Vascular Surgeon Career Facts

A vascular surgeon specializes in offering diagnoses and surgical treatments to disorders of the lymphatic and vascular systems. The responsibilities of determining the needs for tests, conducting follow-up visits and choosing the best method of surgery also lie with a vascular surgeon. The vascular system consists of the entire human body’s veins and arteries, while the function of the lymphatic system is to transport vital blood components to the body cells from veins and arteries. A vascular surgeon, sometimes also known as a vascular doctor, specializes in performing almost all venal and arterial surgeries except those that involve vessels within the heart and brain.

Required Education

Vascular surgery was previously considered a field within general surgery; however, after 1970, it has emerged as an independent specialty. To become a vascular doctor, you can go through a 5-year training program in general surgery, followed by 2 years of specialized training in vascular surgery; or you can perform a 5- to 6-year vascular surgery residency.

Basic Tasks of a Vascular Surgeon

A vascular doctor needs to work in close association with patients. Everyday tasks of a vascular surgeon can include the following:

  • Examine the patients with complaints of vascular and lymphatic disorders
  • Perform a diagnosis based on the examination conducted
  • Recommend follow-up visits, medications and tests, if necessary, based on the diagnosis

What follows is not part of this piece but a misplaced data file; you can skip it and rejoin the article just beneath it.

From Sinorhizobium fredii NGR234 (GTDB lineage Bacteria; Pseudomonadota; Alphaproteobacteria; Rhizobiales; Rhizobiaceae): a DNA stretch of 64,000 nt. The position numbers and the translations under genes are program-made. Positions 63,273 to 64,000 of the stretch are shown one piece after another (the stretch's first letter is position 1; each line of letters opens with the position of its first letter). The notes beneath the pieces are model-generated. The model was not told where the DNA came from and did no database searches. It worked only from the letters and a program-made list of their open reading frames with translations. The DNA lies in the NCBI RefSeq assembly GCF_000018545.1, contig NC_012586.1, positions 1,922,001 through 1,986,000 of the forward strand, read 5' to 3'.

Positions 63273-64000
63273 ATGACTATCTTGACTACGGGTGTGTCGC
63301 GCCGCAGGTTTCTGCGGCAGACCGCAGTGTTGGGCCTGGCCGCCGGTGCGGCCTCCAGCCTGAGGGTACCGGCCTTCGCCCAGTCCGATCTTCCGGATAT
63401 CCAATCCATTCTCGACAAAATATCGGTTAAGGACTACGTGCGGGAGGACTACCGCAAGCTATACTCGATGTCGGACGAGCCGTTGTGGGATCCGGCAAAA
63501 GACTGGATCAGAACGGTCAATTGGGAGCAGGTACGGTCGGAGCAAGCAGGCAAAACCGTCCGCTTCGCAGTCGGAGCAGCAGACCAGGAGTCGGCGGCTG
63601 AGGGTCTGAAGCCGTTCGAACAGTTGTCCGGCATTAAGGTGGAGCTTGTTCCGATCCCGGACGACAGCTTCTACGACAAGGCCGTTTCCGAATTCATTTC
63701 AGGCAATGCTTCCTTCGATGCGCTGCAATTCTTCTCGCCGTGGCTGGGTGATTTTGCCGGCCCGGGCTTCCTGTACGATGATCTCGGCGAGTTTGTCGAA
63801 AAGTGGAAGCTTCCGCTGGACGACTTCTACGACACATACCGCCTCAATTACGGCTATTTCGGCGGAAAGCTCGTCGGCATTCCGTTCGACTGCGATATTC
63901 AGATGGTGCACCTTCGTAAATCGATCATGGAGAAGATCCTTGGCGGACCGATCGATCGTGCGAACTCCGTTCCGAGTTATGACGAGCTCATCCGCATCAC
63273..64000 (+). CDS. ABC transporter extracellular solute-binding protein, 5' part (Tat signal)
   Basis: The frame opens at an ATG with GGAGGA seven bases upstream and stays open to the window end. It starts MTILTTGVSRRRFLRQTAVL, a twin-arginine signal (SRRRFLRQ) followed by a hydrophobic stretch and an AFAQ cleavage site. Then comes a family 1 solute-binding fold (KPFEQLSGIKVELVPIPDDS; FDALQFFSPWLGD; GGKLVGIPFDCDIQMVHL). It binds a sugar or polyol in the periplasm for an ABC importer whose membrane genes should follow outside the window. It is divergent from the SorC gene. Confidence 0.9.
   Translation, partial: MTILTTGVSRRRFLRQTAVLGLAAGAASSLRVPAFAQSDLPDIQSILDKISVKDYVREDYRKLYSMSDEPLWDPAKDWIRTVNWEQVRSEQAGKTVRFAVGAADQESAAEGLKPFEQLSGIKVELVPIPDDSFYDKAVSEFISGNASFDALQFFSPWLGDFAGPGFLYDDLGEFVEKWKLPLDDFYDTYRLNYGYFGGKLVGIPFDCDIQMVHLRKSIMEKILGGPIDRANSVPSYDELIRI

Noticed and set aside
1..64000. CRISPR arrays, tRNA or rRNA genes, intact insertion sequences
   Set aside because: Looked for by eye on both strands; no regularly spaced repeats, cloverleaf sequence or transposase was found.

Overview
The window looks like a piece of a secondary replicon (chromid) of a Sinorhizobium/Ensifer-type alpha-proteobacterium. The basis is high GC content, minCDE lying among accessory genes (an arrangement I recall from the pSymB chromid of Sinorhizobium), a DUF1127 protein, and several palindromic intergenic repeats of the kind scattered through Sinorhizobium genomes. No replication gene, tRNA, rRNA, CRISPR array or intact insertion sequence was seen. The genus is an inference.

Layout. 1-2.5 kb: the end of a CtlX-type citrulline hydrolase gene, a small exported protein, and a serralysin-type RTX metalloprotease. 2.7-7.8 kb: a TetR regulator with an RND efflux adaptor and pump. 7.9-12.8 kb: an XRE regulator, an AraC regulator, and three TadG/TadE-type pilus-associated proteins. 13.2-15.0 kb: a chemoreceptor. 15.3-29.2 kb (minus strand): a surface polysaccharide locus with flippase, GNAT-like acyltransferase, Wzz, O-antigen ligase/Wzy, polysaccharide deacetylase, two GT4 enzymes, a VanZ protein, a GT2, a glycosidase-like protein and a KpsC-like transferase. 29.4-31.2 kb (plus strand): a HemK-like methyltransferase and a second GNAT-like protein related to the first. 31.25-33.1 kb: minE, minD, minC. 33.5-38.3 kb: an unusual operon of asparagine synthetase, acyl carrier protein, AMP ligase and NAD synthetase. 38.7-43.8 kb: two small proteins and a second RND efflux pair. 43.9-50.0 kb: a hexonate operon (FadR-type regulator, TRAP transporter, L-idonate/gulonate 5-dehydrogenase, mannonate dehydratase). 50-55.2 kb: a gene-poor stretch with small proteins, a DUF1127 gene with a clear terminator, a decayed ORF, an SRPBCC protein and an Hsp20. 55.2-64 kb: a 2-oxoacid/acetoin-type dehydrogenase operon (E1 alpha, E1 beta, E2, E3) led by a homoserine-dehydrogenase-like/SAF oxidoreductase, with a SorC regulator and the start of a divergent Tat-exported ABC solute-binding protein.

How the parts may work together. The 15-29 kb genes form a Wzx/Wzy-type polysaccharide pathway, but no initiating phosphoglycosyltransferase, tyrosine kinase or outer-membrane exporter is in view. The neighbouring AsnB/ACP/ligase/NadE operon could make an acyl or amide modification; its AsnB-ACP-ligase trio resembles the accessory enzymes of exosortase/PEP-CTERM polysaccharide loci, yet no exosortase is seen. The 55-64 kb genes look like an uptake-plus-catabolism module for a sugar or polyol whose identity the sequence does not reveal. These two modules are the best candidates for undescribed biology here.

• Track the improvement of a patient’s condition during follow-up visits
  • Prescribe any necessary surgical treatments, based on the results of tests
  • Perform vascular surgery to treat a specific lymphatic or vascular disorder
  • Examine the condition of the patients post-surgery and provide post-surgery guidelines for the patients.
  • Observe the improvement of the patients’ conditions during the follow-up visits and provide guidelines based on the results of the examinations.


The hours of work vary, depending upon the clinical hours of the hospital that employs the surgeon. The schedule might change from time to time, depending upon the needs of patients and the demands for a vascular doctor. Long and irregular hours are a common aspect of vascular surgeon jobs.

Earnings and Advancement Opportunities

    On average a vascular surgeon earns about $306,000 annually. However, this amount may vary with the state in which a vascular doctor is employed and how successful the surgeon is in the profession.   

      Once proved to be efficient in the job, a vascular surgeon would be entrusted with greater responsibilities of performing critical surgeries. Depending upon experience, the surgeon could also be promoted to head of the vascular care unit of the hospital. You could also receive the privilege of becoming a visiting vascular doctor for various reputed hospitals.

      If you possess the interest, you may pursue an opportunity to teach students in vascular surgery after you attain enough experience in the field. Some adept vascular surgeons are also offered opportunities to be a part of various reputed medical associations.